As technology advances rapidly, the world is waking up to the reality that artificial intelligence (AI) will be woven into almost every aspect of our lives. Technological advances have also meant that threats have become more sophisticated. The defense industry was one of the earliest adopters of AI, and its appetite shows no signs of waning.
One of the challenges of AI adoption is a lack of data. Machine learning algorithms need data like human beings need air. Without accurate data, an AI system cannot predict consequences or even learn past patterns accurately. In a warzone, such indecision can prove fatal.
Synthetic data has come to the defense industry’s rescue. Here are 5 ways it’s helping defense forces operate more efficiently.
Simulated Warfare Platforms
Minimizing the loss of human life on battlefields is a critical objective that every theater commander wishes to achieve. While Terminator-like robot soldiers are still a fantasy, AI is helping commanders envision tactics and role-play strategies before sending soldiers into combat.
AI has the power to model an endless number of scenarios and provide commanders with data that can help them map various outcomes. There are only so many real-world scenarios that the military can draw from and all of these scenarios cover what has already taken place.
However, the objective of a war simulation is to cover everything that might happen. Synthetic data enriches real-world data and is fed into the AI algorithm. The result is a rich tapestry of scenarios that commanders can rely on.
Another reason why synthetic data is extremely effective is that real-world battlefields are messy. While modern equipment contains a large number of sensors, these instruments are ripe for disruption. In some cases, excessive glare from the sun can lead to incorrect data. Training AI on less than reliable data will only lead to mistakes on the battlefield.
Synthetic data generated from cleaned real-world data sets helps defense commanders model their war zone scenarios more accurately and develop better responses.
Warfare is increasingly conducted online. Many state agencies have weaponized their technical expertise to conduct hacks and intrusions into state assets. Many defense research labs store data in highly secure systems. However, these systems are vulnerable since attack methods have become increasingly sophisticated.
Malicious actors are increasingly using AI to learn a system’s vulnerabilities. Repeated failed attacks don’t indicate a static cybersecurity system’s resilience as much as the fact that attackers are learning more about their victim’s defenses. To counter this, cybersecurity professionals have recommended using continuous monitoring systems that use AI to mimic attackers.
Synthetic data helps cybersecurity teams model a wider variety of scenarios and train their algorithms to recognize more threats. The result is a dynamic security posture that keeps defense systems safe no matter how large the threat is.
Military leaders have been slow to adopt AI for logistics uses primarily due to its perceived ineffectiveness. The problem isn’t with AI as much as it is with the lack of data that the AI can learn from. Synthetic data solves this problem.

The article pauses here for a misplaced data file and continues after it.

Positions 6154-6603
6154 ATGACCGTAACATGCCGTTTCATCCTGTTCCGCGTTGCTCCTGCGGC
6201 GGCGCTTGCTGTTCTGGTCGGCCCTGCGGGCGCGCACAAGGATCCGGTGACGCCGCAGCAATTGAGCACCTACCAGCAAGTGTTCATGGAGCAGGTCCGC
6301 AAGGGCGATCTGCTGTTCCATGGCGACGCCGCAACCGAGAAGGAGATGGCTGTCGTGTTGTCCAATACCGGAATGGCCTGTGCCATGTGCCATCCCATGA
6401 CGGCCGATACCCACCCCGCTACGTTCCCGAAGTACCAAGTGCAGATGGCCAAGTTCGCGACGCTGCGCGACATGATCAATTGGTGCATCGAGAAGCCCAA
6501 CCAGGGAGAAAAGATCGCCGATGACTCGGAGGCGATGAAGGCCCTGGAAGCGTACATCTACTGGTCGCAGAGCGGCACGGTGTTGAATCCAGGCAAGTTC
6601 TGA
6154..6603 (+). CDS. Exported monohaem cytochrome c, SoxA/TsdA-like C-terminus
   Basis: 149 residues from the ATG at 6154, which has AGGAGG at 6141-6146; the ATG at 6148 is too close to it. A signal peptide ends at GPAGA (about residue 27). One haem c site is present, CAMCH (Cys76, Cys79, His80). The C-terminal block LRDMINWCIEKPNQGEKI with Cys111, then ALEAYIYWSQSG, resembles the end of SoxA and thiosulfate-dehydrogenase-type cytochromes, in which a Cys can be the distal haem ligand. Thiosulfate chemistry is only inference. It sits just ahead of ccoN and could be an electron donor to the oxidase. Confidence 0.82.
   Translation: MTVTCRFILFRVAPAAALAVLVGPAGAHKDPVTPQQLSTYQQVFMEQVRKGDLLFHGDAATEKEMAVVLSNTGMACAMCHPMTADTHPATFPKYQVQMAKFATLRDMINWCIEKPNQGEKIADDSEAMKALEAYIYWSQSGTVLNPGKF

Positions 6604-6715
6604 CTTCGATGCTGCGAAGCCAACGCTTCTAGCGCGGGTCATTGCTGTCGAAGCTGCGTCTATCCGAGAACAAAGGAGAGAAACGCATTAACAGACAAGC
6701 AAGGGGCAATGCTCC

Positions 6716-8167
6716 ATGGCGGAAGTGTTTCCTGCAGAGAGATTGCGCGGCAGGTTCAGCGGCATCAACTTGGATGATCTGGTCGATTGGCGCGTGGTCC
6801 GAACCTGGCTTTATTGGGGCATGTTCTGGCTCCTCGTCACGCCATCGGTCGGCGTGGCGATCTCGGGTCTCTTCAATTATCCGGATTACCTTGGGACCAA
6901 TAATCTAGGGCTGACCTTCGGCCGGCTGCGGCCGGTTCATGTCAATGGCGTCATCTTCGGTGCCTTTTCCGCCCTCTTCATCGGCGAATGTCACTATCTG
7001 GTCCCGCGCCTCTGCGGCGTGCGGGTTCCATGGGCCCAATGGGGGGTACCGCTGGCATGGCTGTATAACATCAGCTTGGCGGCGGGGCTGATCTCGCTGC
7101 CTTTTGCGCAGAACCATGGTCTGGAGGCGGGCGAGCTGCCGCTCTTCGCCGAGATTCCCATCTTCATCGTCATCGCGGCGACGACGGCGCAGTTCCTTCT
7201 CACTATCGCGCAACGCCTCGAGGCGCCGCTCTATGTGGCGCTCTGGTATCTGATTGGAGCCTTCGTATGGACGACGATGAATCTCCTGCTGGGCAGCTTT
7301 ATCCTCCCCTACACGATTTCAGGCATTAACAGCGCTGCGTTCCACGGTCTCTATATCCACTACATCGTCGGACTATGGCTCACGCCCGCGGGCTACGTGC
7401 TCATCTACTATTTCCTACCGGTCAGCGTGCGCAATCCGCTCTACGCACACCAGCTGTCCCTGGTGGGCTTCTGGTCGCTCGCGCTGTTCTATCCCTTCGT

Synthetic data providers offer defense departments the ability to create an unlimited number of obstacles and environments. For example, modelers can create a large number of people, animals, objects, urban structures, and weather conditions to model logistics scenarios.
What’s more, they can even combine all of these factors in unlimited ways to generate dynamic environments that can stress test their plans. Synthetic data helps the military remove most of the guesswork surrounding logistics and helps them plan the most efficient routes, instead of sticking to the shortest or most convenient routes by default.
According to researchers, 86% of battlefield deaths occur in the first 30 minutes after injury. AI can help reduce the number of deaths through unmanned ground vehicles to provide aid and perform emergency surgery. The field of unmanned remote surgery is particularly promising since the battlefield isn’t a place one would expect to find highly specialized medical resources.
Synthetic data is helping private contractors and defense departments develop better learning models for AI. In many cases, synthetic data is better than real-world data since more permutations can be coded into the former. The result is a more robust AI that can handle a wider variety of healthcare scenarios.
Robotics and AI are also playing an important role in retrieving wounded personnel. Metal bodied unmanned ground vehicles or UGVs are currently operated remotely and can carry weight up to 500 pounds while reaching a speed of 10 miles per hour. Synthetic data can help these UGVs navigate better paths by training them to recognize battlefield obstacles more efficiently.
The threats that a country faces these days are numerous. More importantly, these threats are self-learning and change their nature constantly. It’s impossible for a human being to be able to sift through raw data and derive the right conclusions all the time.
AI assists in threat analysis by filtering out noise and alerting analysts to relevant data. However, to make this judgment, AI systems need to be feed synthetic data that helps differentiate between a real threat and a false positive. Synthetic data is accelerating the speed with which AI systems are learning this information, and the time isn’t far away when threat detection systems will be fully AI-powered.
Synthetic but Effective
Synthetic data might lead some people to think it’s made-up or somehow unreliable. However, synthetic data is often better than its real-world counterpart, thanks to advanced data modeling and cleaning procedures. The result is a less fatal battlefield and better identification of threats to avoid entering the battlefield, to begin with.